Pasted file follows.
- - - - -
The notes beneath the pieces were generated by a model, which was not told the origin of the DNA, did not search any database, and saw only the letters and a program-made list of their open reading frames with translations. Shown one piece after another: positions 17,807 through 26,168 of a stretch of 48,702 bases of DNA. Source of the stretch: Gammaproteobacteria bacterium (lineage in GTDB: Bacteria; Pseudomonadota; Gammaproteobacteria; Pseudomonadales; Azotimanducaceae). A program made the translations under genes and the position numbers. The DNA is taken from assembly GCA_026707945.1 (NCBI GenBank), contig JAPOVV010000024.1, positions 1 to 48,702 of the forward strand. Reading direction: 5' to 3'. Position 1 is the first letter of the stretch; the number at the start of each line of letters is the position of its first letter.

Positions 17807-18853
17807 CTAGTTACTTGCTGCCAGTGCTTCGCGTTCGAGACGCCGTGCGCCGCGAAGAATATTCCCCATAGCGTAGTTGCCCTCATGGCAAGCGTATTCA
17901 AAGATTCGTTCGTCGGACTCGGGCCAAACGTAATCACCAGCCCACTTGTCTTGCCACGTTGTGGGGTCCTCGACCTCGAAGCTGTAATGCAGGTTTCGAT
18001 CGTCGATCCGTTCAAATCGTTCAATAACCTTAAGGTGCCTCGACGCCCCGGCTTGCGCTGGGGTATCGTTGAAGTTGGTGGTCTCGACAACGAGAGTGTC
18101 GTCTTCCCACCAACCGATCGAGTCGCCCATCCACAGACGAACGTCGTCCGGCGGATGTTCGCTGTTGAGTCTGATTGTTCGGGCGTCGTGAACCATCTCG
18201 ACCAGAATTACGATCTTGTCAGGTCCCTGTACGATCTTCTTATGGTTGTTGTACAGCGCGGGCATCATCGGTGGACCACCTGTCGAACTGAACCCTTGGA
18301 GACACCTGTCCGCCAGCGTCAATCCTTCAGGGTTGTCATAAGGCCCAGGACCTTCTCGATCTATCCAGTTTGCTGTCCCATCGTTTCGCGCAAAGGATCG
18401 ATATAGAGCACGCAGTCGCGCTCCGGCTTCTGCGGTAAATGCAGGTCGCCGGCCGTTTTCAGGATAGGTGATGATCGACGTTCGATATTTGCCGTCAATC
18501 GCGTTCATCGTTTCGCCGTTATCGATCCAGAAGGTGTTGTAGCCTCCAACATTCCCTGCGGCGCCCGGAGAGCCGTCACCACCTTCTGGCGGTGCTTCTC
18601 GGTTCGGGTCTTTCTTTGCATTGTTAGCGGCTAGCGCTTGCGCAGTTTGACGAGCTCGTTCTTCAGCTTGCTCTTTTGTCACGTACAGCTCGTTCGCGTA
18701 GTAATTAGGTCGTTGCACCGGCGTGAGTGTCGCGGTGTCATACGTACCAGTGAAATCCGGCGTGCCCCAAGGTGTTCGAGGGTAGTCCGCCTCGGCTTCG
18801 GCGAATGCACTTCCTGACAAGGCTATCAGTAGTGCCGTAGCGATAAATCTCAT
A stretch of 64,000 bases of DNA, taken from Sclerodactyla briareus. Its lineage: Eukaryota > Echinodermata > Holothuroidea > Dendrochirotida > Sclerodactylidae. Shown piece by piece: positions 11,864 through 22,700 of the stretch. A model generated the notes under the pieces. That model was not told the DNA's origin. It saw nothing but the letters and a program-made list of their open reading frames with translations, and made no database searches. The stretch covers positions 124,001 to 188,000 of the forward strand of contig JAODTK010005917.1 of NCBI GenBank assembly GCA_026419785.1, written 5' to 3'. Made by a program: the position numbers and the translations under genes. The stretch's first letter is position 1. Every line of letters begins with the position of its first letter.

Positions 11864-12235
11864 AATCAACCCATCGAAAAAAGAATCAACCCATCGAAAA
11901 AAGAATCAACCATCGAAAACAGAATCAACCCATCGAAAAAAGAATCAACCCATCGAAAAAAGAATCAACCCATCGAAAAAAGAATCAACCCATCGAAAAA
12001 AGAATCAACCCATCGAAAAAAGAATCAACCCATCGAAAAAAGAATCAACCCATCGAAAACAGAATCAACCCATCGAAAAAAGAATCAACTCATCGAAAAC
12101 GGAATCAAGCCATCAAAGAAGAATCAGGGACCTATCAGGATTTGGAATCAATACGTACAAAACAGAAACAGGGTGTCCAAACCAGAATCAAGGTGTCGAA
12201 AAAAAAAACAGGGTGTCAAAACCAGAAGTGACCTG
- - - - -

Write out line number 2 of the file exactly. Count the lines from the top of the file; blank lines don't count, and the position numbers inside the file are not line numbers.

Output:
Positions 17807-18853